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Are We Capable of Waging the War on Terror?

Premise

We have to ask ourselves, in the post-modern era of war that is characterized by the information age, if we – the United States – are capable of waging the type of asymmetrical warfare necessary to achieve success in the War on Terror. Specifically:

1. As a great power nation state can we successfully wage asymmetrical warfare?

2. As a liberal western democracy can we maintain the national will necessary to define and achieve success in the War on Terror?

The First Question

An unsettling answer to the first question is provided by a study conducted by Jason Lyall of Princeton University and Lieutenant Colonel Isaiah Wilson III of the United States Military Academy at West Point. In their study titled The American Way of War and Peace in Comparative Perspective Lyall and Wilson studied 268 conflicts between 1809 and 2003, including 49 conventional wars (between great power nation states), 134 small wars (between stronger nation states and weaker nation states), and 159 insurgencies (between nation states and insurgencies).(1) Their conclusion is counterintuitive: during the time period studied great power nation states, including the United States, increased both their military and economic power but witnessed a dramatic decrease in their ability to win small wars and against insurgencies. Although great power nation states are vastly more powerful today than in the 19th century, the analysis showed they have become far less likely to win asymmetrical wars. Among their findings:

• In small wars great power nation states’ success rates halved over time, from 100% success from 1800-1850, to 50% success in 1950-2003.

• Against insurgencies, great power nation states’ success rates drastically declined from 89% success from 1800-1850, to 21% success from 1950-2003.

A conclusion from the results produced by Lyall and Wilson is that the more industrialized a powerful country becomes, the more its military becomes technologically powerful, the less effective it seems to be in asymmetrical warfare. They find that, beginning around 1900, the more advanced a nation state is, measured by its conventional military capacity and its energy consumption/steel production, the less probable it is to achieve strategic victory in both small wars and insurgencies. Their data also provides tentative evidence that as the economies of great power nation states move away from capitalist models, they have a higher probability of winning in small wars and against insurgencies. These results call into the question the capability of great power nation states to successfully wage asymmetrical warfare.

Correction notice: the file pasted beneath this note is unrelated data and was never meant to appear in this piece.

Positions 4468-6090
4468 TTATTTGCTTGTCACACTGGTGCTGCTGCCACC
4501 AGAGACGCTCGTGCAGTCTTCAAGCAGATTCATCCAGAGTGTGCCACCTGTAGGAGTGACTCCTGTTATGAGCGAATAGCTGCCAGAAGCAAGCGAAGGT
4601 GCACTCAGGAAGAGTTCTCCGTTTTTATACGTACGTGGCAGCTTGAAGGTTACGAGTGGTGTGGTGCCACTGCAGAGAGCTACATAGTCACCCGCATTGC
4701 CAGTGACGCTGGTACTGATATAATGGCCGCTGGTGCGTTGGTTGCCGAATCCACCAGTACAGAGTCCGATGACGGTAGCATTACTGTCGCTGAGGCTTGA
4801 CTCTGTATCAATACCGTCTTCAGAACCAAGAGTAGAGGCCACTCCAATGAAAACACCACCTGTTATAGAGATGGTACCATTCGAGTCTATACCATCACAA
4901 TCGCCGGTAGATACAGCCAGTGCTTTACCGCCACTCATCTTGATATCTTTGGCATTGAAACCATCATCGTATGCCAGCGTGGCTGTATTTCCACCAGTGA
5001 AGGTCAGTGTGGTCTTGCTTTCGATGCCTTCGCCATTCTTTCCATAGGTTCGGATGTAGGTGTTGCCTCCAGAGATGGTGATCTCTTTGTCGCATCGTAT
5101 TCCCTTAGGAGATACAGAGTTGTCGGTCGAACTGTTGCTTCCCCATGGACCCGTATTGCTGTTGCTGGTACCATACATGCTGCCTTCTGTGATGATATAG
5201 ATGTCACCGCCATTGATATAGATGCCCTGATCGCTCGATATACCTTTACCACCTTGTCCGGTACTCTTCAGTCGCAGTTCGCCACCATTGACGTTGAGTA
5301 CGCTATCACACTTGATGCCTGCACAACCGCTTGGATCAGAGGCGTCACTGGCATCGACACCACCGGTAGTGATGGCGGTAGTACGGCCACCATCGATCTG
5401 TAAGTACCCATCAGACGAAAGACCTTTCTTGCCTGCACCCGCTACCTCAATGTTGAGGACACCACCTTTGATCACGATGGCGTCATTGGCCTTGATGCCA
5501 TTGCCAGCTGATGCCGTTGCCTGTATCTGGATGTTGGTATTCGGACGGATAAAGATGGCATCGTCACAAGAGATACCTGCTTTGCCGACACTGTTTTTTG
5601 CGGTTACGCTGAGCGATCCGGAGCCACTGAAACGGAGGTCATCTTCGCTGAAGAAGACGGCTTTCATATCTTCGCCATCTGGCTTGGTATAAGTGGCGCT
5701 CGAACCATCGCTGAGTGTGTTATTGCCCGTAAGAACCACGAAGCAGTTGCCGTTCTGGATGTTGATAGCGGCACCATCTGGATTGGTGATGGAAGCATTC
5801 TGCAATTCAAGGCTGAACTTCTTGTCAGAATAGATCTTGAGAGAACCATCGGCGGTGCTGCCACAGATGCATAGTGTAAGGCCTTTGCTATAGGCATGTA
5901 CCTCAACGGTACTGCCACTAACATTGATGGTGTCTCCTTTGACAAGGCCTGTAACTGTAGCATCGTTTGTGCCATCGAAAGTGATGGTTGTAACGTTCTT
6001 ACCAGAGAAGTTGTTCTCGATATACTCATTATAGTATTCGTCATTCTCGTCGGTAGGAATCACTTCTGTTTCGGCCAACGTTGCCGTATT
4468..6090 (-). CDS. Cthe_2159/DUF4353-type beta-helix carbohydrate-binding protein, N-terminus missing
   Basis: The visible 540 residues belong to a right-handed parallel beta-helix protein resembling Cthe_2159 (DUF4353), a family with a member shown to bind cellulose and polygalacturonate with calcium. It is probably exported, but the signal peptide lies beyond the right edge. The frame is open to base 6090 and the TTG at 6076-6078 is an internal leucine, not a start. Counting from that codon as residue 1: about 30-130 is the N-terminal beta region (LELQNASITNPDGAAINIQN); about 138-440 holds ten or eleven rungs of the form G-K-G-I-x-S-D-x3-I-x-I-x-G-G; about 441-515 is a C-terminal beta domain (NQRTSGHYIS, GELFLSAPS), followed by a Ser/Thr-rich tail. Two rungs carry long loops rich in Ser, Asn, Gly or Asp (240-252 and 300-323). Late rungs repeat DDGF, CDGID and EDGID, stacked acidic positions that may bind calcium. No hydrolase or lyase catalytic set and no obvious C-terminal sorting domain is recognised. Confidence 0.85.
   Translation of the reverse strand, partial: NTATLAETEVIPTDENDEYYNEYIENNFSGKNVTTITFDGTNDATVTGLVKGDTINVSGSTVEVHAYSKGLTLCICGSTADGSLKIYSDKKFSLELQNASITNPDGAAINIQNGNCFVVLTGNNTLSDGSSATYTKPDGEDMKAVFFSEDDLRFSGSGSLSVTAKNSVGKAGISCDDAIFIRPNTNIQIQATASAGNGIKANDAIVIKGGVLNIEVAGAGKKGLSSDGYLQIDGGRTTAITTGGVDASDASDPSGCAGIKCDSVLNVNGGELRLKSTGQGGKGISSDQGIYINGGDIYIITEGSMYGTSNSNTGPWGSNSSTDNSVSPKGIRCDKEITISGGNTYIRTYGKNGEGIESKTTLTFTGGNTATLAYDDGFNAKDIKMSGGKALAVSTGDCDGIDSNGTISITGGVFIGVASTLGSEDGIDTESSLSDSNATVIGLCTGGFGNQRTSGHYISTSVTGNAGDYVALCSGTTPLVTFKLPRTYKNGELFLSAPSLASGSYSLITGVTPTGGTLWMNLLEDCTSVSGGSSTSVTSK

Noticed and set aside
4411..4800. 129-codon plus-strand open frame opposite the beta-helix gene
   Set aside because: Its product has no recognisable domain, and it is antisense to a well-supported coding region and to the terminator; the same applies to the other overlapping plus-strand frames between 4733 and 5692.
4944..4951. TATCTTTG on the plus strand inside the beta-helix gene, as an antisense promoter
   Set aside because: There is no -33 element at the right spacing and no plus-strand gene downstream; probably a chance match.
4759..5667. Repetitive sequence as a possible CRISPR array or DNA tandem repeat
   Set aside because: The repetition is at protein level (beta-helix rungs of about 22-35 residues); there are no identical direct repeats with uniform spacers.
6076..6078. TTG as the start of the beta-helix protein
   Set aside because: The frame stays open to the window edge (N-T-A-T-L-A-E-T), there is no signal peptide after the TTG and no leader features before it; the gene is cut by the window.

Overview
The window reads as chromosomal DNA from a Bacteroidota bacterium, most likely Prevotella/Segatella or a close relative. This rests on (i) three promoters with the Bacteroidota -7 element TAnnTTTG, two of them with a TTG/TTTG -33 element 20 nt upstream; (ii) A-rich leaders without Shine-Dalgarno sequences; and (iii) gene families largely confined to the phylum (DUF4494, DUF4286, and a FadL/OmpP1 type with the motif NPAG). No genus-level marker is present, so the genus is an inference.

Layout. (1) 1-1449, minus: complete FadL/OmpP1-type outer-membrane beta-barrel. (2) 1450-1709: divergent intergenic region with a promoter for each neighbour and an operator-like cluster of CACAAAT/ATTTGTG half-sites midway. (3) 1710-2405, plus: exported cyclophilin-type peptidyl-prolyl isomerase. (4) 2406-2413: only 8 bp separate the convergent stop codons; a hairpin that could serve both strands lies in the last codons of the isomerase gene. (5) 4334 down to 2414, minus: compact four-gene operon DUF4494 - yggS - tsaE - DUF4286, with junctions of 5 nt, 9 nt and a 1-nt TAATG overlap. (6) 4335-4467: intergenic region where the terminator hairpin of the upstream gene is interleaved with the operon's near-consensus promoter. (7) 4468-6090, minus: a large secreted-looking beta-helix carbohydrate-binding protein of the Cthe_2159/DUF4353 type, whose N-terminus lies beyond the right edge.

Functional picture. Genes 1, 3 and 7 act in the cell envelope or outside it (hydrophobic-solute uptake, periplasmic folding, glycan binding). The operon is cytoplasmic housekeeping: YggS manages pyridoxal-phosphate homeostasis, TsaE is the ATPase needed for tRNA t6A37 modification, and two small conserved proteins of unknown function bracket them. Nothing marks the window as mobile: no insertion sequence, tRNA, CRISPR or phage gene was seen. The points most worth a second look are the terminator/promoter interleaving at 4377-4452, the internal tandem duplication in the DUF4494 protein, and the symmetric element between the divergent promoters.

The Second Question

The second question requires an examination of the national will. An examination of the branches of American government – the executive, the legislative, and the judicial – reveals a lack of unity concerning the political will of the government. In the opening words of the 2006 National Strategy for Combating Terrorism, released by the White House, the executive branch states unambiguously that, “America is at war with a transnational terrorist movement fueled by a radical ideology of hatred, oppression, and murder.”(2) Although this would presume to resolve the issue the actions of the legislative and judicial branches of the government are not in accordance with the position of the executive branch.

In 2004 the United States Supreme Court ruled that War on Terror detainees at Guantanamo Bay can take their cases that they are unlawfully imprisoned to the American court system.(3) The Court further reinforced its position in 2006 when it later ruled against Bush Administration efforts to conduct war crimes trials for some detainees at Guantanamo Bay.(4) The impact of the Court’s rulings are that they call into question whether the United States is legally at war in the War on Terror, or whether it is actually pursuing a law enforcement action. By offering protections of the United States legal system to the detainees, it appears that the judicial branch does not recognize the War on Terror as a war according to legal and historical definitions.

Nearly six years after the attacks of 9/11 the executive and judicial branches of government remain at odds over the War on Terror as the Bush administration’s attempt to create an alternative justice system for terrorism suspects has yet to complete a single trial.(5) The conflict between the two branches was highlighted again in 2007 when military judges threw out war-crimes cases against the only detainees who have been indicted - Salim Ahmed Hamdan, a former driver and bodyguard for Osama bin Laden, and Omar Khadr, a Canadian who was 15 when arrested five years ago in a firefight with U.S. forces in Afghanistan. At issue is the legal status of the prisoners being held at Guantanamo, and whether they are “enemy combatants” or “unlawful alien enemy combatants.” The military tribunals have jurisdiction only over the latter; however, in their 2004 Combatant Status Review Tribunals the prisoners at Guantanamo were given the former designation. These rulings by military judges suggest the judicial branch’s position that the hastily reassembled military tribunals have no jurisdiction over any of Guantanamo's 380 prisoners.(6)